Younger generations seem to be more curious. American friends in New York asked me, “Are you a Muslim?” or: “You’re celebrating Ramadan, right?” (Yes, but it’s an Islamic festival).
I don’t find it offensive that Americans know nothing about Sikhs or why wearing a turban as an article of faith is important for some Sikhs and not for others. I just find it disappointing that so many people seem to have almost no interest in learning about or talking about other beliefs. And in the case of this incident, their curiosity will not be aroused until we are killed.
On August 20, 2020, I was in front of the Chase Center in Delaware, taking in the little atmosphere the Democratic National Convention had during a pandemic. A white man who smelled of alcohol felt justified enough to call me from a parking lot and call me over. I was obliged because something like this had happened before. When I got there, he wanted me to explain to his dear children what “that” (my turban) was. I accepted again. I was caught between the feeling of not being intuitively good, that he was at least curious and at the same time shocked about his claim to have the gall to yell at me and demand my presence.
As I walked through Times Square in a turban on Halloween night, I and my Sikh friend realized that people thought it was a Halloween costume. They gave us thumbs up or looked surprisingly adulterous for our ingenuity in fashion.
In all honesty, it is surprising that the people of a country so intellectually amazing, for the most part, know nothing about Sikhs, even though we are everywhere. The New Jersey attorney general is Sikh. Nikki Haley was a Sikh. There are more than 500,000 Sikhs in America. Canada has Sikh ministers and the opposition leader is Sikh. 25 million Sikhs are on this planet and the Golden Temple, the Sikh Shrine in Amritsar, India and the Mecca for Sikhs, is the most visited place in the world. In this shrine, unique to the Sikh faith, hundreds of thousands of visitors receive free food and accommodation every day. Even if Americans don’t know about Sikhs today, they should get to know us.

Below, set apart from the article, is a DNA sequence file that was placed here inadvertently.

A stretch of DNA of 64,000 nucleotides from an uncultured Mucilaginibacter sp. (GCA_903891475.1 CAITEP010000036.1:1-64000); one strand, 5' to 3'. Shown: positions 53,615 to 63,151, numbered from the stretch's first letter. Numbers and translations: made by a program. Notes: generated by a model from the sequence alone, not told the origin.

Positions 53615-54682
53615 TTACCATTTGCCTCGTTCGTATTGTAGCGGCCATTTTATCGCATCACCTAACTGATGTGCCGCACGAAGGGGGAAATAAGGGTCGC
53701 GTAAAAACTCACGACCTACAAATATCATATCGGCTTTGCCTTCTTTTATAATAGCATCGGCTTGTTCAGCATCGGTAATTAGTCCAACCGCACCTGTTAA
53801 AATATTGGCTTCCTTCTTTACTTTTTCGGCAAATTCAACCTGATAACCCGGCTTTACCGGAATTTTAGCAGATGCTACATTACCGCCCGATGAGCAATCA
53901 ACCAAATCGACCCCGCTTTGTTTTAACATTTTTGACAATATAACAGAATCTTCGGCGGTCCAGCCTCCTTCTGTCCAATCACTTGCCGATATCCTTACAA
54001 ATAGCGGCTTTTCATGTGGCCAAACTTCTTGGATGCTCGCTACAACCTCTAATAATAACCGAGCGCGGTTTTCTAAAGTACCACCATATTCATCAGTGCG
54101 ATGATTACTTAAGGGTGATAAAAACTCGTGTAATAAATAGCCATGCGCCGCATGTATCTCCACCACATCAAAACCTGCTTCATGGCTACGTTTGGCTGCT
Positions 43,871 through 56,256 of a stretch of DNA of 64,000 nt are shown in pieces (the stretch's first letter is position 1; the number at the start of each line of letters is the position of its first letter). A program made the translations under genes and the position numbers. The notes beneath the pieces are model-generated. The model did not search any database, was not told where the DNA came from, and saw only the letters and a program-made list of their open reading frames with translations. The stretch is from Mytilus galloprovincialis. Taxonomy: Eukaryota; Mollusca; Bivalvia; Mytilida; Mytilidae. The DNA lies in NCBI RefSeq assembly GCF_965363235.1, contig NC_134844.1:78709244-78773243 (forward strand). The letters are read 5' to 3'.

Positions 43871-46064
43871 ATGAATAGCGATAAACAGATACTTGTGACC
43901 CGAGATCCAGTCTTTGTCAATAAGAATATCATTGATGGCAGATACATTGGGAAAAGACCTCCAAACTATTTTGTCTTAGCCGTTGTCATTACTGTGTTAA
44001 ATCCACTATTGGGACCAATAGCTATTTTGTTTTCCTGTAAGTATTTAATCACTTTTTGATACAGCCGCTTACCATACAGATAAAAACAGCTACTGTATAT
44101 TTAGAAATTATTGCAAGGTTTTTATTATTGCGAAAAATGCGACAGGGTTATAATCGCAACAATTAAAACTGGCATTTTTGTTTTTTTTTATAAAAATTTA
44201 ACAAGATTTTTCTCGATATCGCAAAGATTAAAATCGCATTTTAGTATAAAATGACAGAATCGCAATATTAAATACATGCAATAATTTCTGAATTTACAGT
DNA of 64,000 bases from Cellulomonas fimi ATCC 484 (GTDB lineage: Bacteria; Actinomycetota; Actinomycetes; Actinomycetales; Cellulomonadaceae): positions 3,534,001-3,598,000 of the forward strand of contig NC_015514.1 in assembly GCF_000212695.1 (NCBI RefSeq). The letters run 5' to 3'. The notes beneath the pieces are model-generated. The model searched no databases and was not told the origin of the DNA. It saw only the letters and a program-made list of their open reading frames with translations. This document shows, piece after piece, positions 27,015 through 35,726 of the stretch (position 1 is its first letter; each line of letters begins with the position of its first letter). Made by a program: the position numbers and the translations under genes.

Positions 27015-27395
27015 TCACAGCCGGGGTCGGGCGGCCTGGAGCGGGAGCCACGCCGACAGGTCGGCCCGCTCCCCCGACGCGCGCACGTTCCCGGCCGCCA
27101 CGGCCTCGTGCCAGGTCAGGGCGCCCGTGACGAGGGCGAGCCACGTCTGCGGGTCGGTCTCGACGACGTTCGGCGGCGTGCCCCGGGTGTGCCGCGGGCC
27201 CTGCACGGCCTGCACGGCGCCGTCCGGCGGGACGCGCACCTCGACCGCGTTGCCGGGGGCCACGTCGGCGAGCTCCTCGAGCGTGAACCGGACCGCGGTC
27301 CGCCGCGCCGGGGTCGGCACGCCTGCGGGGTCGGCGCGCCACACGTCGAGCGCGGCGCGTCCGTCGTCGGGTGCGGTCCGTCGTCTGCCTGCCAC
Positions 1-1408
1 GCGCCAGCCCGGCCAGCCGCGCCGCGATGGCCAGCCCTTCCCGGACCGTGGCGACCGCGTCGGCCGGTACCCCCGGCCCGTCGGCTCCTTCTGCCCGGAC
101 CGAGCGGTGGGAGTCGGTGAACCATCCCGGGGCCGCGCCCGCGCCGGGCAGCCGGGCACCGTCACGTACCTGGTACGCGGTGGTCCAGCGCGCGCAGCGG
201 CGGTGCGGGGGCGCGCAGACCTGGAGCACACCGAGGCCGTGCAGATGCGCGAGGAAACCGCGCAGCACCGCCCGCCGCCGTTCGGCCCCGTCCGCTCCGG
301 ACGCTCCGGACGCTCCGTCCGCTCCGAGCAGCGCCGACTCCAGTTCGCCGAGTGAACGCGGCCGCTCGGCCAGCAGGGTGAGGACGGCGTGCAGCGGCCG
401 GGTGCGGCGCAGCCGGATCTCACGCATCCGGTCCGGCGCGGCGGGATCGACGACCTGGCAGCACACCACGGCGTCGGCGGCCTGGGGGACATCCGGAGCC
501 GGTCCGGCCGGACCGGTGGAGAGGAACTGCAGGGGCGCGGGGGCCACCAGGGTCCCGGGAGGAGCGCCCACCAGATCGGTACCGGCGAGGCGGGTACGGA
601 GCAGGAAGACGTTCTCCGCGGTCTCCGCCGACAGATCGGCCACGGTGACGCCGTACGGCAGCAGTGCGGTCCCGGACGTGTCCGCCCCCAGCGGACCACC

The writer of the play with members of the Sikh community at Black Lives Matter Protests in New York City.
Amitoj Singh / Insider
A story of hate crimes
Even if the Indianapolis shooting is not classified as a hate crime, the event immediately brings back old, painful memories as Sikhs committed hate crimes against them in the past.
In 1907, 500 white men, many of whom were members of the Asian Exclusion League, participated in the Sikh pogrom, mistakenly known as the Bellingham Riots, and beat Sikhs in Bellingham, Washington, until they fled the city. More recently, Sikhs have been victims of hate crimes related to false identity – Americans killed them because they did not know who they were. In 2012, six dead and four others were injured in a mass shooting at a Sikh cult site in Oak Creek, Wisconsin.
Many Sikhs immigrated to the United States, Britain, and Canada from India after being subjected to mass murder in India in 1984.
Despite their deep fear, it was the Sikhs closest to the shooting who urged others not to forget that it was not only Sikhs who were killed in this unfortunate incident. Sikh members of the heartbreaking Indianapolis community I spoke to were incredibly aware that this was about eight lives lost, not four Sikh lives. They called it a crime that should bring America together to address humanitarian issues – issues like gun violence, mental illness, polarization, and the ugly political rhetoric against immigrants.
A member of the community, Gaganpal Singh Dhaliwal, whose family members work at the FedEx facility, asked Americans to do two things: “Please take just three minutes to google the word Sikh, and second, when you are walking around your town go and you spot a Sikh, just hug them and ask how they are feeling. “
Sikhs in America are only talked about or asked who we are when we pass out food in the spirit of our seva principles, or sadly when we are shot or killed. I wish that would change.